Though he's most interested in acid house and early Detroit techno, Alex Reece came to prominence in the mid-'90s as a jungle star. His interest in techno began in the late '80s, when acid house was popular. Reece gradually earned enough money to buy turntables and a decent vinyl collection. He then began DJing and worked for Basement Records in 1992, engineering for Wax Doctor. Quitting his job to concentrate on making his own music, Reece first tried his hand at house (recording with brother Oscar as Exodus), but found it too formulaic. He realized that there was much more to explore in jungle/drum'n'bass, so he began to experiment.
His initial releases appeared on the Sinister, Creative Wax, and Moving Shadow labels, but Reece made his name with Goldie's Metalheadz Records. Singles like "Basic Principles" and "Pulp Fiction" -- with its trademark lurching bass line -- became jungle standards, showcasing his minimalist style, a sound partly inspired by his fixation with acid house. In fact, the case might be made that Reece's music isn't jungle at all, since most of his beats are quite steady. It is only the occasional percussion break and offbeat rimshots that spin his work into jungle territory.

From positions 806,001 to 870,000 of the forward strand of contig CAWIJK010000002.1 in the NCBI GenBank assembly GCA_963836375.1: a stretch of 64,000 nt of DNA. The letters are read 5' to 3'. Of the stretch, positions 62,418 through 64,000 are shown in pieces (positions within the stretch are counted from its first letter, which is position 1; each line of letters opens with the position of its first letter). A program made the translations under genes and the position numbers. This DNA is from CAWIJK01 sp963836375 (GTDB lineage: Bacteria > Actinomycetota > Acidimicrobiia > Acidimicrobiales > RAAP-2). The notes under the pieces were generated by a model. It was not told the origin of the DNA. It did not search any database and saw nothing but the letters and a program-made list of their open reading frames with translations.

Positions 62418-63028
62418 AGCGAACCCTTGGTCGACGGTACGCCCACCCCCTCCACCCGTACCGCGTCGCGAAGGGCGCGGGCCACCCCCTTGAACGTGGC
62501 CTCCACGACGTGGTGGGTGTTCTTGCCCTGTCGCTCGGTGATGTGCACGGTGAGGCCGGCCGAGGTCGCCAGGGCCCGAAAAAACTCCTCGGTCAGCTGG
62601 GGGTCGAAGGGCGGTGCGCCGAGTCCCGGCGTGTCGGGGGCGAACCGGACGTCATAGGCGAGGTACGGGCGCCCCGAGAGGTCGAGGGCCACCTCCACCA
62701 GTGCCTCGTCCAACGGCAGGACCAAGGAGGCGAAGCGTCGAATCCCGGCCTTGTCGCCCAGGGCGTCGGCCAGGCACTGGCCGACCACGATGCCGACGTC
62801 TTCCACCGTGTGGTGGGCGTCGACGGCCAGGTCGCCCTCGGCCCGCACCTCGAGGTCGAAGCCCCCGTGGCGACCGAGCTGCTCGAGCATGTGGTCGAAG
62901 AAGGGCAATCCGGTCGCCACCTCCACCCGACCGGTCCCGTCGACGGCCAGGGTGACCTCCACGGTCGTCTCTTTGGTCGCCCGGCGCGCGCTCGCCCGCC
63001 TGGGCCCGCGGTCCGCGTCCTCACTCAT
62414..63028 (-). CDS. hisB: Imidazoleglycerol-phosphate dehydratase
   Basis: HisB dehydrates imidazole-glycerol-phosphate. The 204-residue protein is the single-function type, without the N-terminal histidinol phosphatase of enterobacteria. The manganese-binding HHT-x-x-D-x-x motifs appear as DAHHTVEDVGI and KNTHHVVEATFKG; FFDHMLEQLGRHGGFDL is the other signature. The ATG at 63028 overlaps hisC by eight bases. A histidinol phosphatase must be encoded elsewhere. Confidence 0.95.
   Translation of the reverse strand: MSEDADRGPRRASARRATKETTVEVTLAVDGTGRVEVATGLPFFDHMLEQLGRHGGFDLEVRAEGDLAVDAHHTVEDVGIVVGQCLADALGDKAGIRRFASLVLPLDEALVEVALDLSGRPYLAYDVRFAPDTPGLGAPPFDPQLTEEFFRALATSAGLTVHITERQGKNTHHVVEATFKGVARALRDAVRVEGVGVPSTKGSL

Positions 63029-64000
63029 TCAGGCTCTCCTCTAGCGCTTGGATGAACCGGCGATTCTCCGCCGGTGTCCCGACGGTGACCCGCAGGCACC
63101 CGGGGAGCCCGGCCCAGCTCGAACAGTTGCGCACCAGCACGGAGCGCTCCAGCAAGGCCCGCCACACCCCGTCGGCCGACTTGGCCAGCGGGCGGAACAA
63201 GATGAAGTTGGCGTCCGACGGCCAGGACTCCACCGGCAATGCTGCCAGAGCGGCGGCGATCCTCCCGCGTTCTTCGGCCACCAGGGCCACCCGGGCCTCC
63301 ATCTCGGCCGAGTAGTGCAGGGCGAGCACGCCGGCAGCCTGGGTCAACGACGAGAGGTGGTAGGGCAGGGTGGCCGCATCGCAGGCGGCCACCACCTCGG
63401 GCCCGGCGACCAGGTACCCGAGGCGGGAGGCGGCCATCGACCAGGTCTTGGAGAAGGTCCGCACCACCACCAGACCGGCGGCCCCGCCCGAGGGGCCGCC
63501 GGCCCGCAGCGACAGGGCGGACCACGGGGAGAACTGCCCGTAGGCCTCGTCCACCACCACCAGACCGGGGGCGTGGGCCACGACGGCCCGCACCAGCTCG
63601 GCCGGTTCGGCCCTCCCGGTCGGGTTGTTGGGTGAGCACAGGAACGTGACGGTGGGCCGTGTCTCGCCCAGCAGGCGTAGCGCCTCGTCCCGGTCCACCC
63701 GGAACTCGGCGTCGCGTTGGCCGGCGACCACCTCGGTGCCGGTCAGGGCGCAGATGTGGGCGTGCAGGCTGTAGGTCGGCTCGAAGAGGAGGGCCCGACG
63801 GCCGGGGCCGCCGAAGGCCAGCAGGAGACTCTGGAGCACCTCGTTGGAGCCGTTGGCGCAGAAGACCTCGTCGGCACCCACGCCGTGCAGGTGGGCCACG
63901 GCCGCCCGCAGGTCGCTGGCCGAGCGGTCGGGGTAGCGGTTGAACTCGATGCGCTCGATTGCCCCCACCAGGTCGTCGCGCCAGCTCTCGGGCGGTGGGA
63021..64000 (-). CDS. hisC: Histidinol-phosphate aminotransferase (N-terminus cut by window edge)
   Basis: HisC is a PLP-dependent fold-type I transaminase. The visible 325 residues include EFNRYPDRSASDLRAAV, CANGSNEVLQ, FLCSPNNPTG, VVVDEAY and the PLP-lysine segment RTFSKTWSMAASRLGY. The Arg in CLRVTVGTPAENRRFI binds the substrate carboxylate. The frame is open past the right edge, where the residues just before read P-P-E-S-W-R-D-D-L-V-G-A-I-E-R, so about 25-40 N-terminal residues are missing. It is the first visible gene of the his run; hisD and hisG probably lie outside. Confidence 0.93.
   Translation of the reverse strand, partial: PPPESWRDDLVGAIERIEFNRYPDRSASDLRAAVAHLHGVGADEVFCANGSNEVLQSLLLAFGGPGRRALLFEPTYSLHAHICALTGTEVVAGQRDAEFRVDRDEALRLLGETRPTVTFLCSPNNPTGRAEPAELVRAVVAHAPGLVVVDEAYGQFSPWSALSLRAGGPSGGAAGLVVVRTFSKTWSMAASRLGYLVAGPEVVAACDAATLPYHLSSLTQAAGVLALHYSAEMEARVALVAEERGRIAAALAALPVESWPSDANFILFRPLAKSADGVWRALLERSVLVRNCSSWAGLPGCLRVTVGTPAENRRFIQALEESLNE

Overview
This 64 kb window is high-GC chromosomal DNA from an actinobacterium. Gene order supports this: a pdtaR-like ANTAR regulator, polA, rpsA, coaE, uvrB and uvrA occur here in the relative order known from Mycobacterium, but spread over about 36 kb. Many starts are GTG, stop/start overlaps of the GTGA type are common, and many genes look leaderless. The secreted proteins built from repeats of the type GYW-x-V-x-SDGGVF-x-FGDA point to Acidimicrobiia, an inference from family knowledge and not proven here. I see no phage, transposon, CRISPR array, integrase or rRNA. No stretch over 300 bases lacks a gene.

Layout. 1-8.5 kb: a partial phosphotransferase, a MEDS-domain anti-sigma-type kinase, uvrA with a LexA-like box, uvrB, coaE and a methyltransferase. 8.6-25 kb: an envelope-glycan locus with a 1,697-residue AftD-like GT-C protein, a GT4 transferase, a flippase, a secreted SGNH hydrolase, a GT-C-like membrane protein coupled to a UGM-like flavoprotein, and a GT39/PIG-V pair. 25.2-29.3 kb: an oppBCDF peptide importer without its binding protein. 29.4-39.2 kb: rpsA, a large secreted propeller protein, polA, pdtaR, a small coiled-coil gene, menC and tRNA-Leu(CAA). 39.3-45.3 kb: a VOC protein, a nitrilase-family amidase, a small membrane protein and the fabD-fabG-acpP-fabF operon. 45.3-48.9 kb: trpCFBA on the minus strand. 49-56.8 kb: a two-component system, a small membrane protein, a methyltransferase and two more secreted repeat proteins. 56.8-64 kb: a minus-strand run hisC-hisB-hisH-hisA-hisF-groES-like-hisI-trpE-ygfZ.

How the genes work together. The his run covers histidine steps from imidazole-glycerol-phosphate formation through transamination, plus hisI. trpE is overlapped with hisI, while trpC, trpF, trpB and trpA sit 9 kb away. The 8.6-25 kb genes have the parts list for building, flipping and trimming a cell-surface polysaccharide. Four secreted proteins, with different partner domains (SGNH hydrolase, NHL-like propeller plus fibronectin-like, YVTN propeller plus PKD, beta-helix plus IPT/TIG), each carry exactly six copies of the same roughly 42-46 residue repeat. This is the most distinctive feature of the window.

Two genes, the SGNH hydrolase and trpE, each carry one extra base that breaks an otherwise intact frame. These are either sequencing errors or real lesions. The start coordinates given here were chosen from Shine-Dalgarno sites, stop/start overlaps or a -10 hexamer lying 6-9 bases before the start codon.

No matter if he's a junglist or a house maven, Reece cemented his reputation quite well with additional recordings as Jazz Juice (for Precious Materials), Lunar Funk (for Mo'Wax), and the Original Playboy (for R&S). In early 1996, he landed a major-label deal when Island recruited him for their Quango subsidiary. His debut album So Far was released in September 1996. While the album was received well in most circles, the jungle underground -- led by Goldie -- had practically disowned Reece by that time, disgusted with his "commercial" leanings. ~ John Bush, Rovi